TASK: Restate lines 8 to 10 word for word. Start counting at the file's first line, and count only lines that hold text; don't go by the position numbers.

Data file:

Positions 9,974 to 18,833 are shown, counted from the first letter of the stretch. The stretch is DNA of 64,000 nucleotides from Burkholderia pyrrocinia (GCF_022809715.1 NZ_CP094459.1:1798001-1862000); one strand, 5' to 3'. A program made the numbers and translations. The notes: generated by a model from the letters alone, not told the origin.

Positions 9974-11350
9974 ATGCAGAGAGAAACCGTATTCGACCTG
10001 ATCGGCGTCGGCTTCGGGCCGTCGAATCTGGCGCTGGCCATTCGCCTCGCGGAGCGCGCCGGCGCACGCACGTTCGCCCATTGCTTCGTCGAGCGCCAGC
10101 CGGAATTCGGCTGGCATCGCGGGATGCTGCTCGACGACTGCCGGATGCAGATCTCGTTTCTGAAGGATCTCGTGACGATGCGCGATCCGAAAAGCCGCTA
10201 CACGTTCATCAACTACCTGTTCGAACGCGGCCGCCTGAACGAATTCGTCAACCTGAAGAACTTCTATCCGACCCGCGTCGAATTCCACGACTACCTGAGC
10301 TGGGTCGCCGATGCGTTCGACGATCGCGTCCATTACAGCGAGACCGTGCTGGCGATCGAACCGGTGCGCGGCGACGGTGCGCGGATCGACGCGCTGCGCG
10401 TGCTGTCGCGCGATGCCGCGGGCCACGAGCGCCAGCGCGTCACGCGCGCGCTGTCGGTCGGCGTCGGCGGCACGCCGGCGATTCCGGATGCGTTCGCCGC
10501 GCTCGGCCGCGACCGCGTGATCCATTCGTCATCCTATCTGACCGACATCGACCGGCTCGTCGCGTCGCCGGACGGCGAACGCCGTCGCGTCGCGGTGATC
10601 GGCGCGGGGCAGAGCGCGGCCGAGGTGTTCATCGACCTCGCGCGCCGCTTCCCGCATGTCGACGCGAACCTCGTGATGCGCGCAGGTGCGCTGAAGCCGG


10401 TGCTGTCGCGCGATGCCGCGGGCCACGAGCGCCAGCGCGTCACGCGCGCGCTGTCGGTCGGCGTCGGCGGCACGCCGGCGATTCCGGATGCGTTCGCCGC
10501 GCTCGGCCGCGACCGCGTGATCCATTCGTCATCCTATCTGACCGACATCGACCGGCTCGTCGCGTCGCCGGACGGCGAACGCCGTCGCGTCGCGGTGATC
10601 GGCGCGGGGCAGAGCGCGGCCGAGGTGTTCATCGACCTCGCGCGCCGCTTCCCGCATGTCGACGCGAACCTCGTGATGCGCGCAGGTGCGCTGAAGCCGG